14. Operand Store Instruction Fetch Operand Fetch Instruction OP-code Decode Operation Specified Instruction Address Decision Operand Address Compute Operand Address compute Intra-Instruction Sequencing CS510 Computer Architectures

  15. IBus1 IBus2 IR MAR PC Register File Memory ALU MBR +4 OBus Instruction =4 bytes Rd fu(Rs1) Rd fb(Rs1, Rs2) Rd Rs1 Rd Rs1, Rs2 f PC MBR MAR (R, R) Numerical Calculation MBR PC PC (R, IR(addr)) Logical Calculation MAR R R (PC, IR(addr)) Shifts IR +4 R RISC-S Architecture CS510 Computer Architectures

  16. Instruction Operand Operation ADD Rs1, Rs2(S2), Rd Rd Rs1 + Rs2 SUB Rs1, Rs2(S2), Rd Rd Rs1 - Rs2 AND Rs1, Rs2(S2), Rd Rd Rs1 ^ Rs2 OR Rs1, Rs2(S2), Rd Rd Rs1 vRs2 SLL Rs1, Rd Rd logical Shift Left(Rs1) LD S2(Rs1), Rd Rd M[Rs1 + S2] ST S2(Rs1), Rd M[Rs1 + S2] Rd JMP COND, S2(Rs1) (COND=1): PC Rs1 + S2 CALL Rd, S2(Rs1) Rd PC, next PC Rs1 + S2 RET S2(Rs1) PC Rs1 + S2 Instruction Set - RISC-S Representative Instructions ADD Rs1, Rs2, Rd Integer Addition SLL Rs1, Rd Logical Shift Left 1 bit LD S2(Rs1), Rd Load a word JMP COND, S2(Rs1) Conditional Branch CS510 Computer Architectures

  17. ADD SLL LD JMP [1] [2] [3] [4] [5] [6] [7] MAR Rs1 + S2, R; MAR PC, R; MAR PC, R; MAR PC, R; MAR PC, R; PC PC + 4; PC PC + 4; PC PC + 4; PC PC + 4; IR MBR; IR MBR; IR MBR; IR MBR; Rd Rs1 + Rs2; Rd shl Rs1; T/F(test condition), T: PC Ts1 + S2; Rd MBR; Micro-Operations for RISC-S Decode IR; Decode IR; Decode IR; Decode IR; . . . CS510 Computer Architectures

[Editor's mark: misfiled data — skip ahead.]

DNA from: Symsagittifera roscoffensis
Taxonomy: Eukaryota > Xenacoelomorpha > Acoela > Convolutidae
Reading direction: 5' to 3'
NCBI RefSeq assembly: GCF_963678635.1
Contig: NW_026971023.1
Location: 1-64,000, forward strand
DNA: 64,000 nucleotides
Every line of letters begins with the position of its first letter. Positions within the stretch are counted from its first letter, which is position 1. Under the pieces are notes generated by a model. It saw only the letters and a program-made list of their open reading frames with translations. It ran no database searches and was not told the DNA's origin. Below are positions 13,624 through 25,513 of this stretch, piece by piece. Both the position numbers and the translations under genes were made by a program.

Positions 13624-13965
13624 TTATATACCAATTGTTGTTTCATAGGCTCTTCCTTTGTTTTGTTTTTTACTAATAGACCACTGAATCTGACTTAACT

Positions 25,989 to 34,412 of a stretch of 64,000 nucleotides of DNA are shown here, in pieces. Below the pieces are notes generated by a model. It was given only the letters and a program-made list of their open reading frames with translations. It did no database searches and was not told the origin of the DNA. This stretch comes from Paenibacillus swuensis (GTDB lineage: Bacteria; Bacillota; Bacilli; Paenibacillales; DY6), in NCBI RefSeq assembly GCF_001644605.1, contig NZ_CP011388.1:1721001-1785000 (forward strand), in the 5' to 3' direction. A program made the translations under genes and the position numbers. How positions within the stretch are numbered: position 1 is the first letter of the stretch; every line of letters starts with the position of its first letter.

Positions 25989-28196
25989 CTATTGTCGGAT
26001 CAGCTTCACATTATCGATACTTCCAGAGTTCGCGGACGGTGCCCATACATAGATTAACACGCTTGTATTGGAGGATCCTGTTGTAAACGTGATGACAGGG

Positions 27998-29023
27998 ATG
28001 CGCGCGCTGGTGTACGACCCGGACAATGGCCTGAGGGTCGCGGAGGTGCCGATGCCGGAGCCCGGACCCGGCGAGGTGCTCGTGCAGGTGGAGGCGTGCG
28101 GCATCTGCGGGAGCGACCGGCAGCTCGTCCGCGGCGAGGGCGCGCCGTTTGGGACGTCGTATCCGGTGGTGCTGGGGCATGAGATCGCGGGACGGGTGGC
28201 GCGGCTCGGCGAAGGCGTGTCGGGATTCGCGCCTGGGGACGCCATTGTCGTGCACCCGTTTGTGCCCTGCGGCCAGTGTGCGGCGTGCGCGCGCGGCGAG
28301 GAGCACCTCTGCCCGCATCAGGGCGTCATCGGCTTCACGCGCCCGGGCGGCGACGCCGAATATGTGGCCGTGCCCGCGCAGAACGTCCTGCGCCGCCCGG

18. CS510 Computer Architectures

  19. CS510 Computer Architectures

  20. CS510 Computer Architectures

  21. 2g-address instruction: R f(R, R) When does the operation(f) take place ? Major State - Machine Cycle During a Major State, a memory reference is made, i.e. a Machine Cycle includes a Memory Cycle FETCH: Read an instruction from memory specified by the address in PC, and whatever left to do before making transition to FETCH, EXECUTE, or INDIRECT machine cycle EXECUTE: For the instructions with an operand in memory, read operand to perform operation specified in the instruction, and make a transition to FETCH machine cycle INDIRECT: Read effective address from memory, and make a transition to FETCH or EXECUTE machine cycle - not happen in RISC (1+X)- or (1+g+X)-address instruction: When does the address calculation take place? CS510 Computer Architectures

  22. R-to-R, JMP(direct address) Interrupt RISC-S does not have Indirect Machine Cycle Memory Reference(Indirect address) JMP Indirect FETCH Memory Reference EXECUTE INDIRECT INTERRUPT Machine Cycles CS510 Computer Architectures

  23. Q0 Q1 Major State Q1 Q0 FETCH 0 0 INDIRECT 0 1 EXECUTE 1 0 INTERRUPT1 1 FET←INT INT←FET EXE←FET INT←EXE INT←FET FET←INT FET←FET FET←EXE FET←EXE EXE←FET INT←EXE FET←FET J Q0 J Q1 FET FF0 FF1 K Q0' K Q1' IND Clock EXE INT t3 Machine State Register(Major State Register) CS510 Computer Architectures